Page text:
Lateral flow tests indicate the presence of specific substances in a fluid by showing one or more lines on a testing substrate. Familiar to many people in one of their simplest forms as home pregnancy tests, as the tests become more sophisticated and complex, reading them accurately becomes more challenging and time-consuming. Today, there are thousands of these tests on the market for a variety of applications, from enabling physicians to monitor the health of HIV/AIDS patients and detecting harmful chemicals in water supplies, to providing near-instant tests for deadly diseases such as Ebola.
While the tests provide a high degree of portability and rapid results for field and point-of-care use, interpreting them often requires laboratory expertise. Novarum DX, based in Edinburgh, Scotland, aims to change that and unlock the full potential of lateral flow tests. “We started Novarum DX three years ago based on the idea that we could make the reading of lateral flow tests easy by using smartphones and their built-in cameras,” says Neil Polwart, Managing Director at Novarum DX. The Novarum Reader can provide pass/fail test results as well as quantitative outputs, providing foolproof performance for virtually any user with minimal training.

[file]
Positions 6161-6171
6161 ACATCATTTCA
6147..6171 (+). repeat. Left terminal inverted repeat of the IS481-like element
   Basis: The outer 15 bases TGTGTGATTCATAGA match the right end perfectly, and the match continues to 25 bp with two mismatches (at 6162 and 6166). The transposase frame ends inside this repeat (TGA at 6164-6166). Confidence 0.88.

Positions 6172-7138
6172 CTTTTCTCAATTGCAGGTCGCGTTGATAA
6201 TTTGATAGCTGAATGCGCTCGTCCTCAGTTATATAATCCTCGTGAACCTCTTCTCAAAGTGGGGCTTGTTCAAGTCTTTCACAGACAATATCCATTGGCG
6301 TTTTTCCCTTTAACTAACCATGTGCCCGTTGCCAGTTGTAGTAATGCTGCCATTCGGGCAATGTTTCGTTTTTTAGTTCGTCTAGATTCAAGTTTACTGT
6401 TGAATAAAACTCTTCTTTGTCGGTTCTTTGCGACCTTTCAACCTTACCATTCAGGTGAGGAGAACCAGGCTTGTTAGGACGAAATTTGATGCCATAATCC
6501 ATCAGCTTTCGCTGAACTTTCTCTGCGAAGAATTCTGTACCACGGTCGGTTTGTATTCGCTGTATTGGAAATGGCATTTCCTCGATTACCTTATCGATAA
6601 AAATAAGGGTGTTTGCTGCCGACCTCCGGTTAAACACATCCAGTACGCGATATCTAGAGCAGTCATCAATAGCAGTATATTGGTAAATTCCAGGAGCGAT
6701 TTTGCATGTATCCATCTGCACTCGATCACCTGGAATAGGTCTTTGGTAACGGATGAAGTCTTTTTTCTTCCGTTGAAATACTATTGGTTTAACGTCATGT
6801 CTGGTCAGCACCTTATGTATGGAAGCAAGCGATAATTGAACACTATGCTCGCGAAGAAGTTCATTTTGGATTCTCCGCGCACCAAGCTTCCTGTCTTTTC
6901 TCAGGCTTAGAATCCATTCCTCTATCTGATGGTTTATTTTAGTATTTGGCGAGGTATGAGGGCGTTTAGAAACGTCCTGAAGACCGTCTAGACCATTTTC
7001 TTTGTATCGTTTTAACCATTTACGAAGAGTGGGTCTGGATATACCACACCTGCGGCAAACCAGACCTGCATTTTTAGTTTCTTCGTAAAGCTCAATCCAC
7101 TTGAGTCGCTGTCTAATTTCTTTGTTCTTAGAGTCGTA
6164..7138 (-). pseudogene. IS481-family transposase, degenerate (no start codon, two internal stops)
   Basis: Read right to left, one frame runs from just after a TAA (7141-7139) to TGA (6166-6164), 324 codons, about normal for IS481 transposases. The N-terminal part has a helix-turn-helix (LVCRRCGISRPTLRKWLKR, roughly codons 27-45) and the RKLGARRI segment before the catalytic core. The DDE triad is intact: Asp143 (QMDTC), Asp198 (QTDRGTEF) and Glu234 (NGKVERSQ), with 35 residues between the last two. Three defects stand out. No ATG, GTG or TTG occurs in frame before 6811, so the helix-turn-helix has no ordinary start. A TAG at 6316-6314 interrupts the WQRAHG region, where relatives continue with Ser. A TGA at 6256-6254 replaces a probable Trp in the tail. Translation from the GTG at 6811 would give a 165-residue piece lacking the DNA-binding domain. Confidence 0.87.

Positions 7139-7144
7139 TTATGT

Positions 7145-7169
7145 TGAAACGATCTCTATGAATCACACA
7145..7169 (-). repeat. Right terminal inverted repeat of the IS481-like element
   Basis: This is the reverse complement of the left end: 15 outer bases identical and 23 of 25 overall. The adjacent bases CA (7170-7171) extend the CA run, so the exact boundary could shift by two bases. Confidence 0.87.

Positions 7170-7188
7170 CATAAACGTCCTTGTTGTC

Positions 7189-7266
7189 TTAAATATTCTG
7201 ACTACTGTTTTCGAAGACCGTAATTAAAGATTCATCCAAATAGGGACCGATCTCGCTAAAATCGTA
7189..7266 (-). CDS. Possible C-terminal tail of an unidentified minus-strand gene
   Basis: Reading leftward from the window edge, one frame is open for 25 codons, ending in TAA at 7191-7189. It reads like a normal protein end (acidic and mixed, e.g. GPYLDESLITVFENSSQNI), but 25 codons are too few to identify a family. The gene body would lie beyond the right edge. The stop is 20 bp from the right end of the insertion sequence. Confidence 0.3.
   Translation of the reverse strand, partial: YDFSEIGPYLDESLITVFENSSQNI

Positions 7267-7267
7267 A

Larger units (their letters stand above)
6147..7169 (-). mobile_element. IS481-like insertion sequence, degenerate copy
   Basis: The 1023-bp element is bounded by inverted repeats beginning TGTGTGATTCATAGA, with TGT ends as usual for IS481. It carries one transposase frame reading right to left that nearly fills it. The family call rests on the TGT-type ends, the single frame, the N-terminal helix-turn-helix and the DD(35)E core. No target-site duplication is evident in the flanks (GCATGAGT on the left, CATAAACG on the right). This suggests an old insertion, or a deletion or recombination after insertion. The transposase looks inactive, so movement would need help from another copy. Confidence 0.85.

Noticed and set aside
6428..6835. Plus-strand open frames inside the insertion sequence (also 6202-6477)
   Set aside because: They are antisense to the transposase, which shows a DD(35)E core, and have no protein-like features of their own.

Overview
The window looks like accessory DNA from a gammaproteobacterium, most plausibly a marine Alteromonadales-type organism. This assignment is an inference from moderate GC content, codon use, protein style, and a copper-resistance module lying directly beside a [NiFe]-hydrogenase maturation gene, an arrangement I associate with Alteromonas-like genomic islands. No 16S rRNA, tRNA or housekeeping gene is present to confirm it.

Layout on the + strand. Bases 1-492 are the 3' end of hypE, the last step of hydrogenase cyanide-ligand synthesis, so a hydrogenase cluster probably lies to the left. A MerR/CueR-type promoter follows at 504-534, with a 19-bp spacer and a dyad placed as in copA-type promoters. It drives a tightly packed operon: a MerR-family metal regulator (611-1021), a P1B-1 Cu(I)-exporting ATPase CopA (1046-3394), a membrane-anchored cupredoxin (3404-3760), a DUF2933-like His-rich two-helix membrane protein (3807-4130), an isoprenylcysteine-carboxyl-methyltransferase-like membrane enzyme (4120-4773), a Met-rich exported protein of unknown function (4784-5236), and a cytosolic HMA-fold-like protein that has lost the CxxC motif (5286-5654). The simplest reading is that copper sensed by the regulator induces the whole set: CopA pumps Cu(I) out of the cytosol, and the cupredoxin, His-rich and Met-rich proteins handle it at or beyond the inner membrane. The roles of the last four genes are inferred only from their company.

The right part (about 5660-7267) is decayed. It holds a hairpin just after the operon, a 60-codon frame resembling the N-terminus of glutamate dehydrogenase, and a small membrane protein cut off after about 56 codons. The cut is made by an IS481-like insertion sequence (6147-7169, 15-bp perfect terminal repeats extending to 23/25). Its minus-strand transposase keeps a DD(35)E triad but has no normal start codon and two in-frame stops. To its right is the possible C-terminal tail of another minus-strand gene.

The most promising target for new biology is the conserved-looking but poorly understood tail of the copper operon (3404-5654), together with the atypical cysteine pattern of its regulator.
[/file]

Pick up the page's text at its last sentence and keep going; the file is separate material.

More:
When Novarum DX first started developing their technology, they looked at the full breadth of cross-platform development tools with a focus on minimizing UI development. They soon realized, however, that the most important thing for the Novarum Reader was native access to the camera, native computational performance, and the ability to reuse business logic. “In other write-once-run-anywhere solutions, you don’t get powerful enough access to the device hardware, nor do you get native performance. We’re doing computationally expensive image processing, so we need the native performance Xamarin provides,” Polwart explains.
Xamarin has streamlined the development process for Novarum DX. “We’ve used Xamarin from the beginning. Using native development, we’d have to have two separate teams, so essentially Xamarin enables us to use half the resources we would otherwise,” says Polwart. “We aim for 80% code reuse between platforms.”
The Novarum DX team has grown from two team members to eleven in just three years, including five mobile developers who work across Android, iOS, and Windows Phone. “Since that first app, we’ve undertaken about 20 different projects for a variety of customers, including medical device companies with strict quality and regulatory requirements. We’ve developed a platform approach based on Xamarin that allows us to speed up development for our customers. For a basic app, we expect to be able to build something in four to six weeks, and we’ve generated about 1.5 million US dollars in revenue with Xamarin as our platform.” reports Polwart.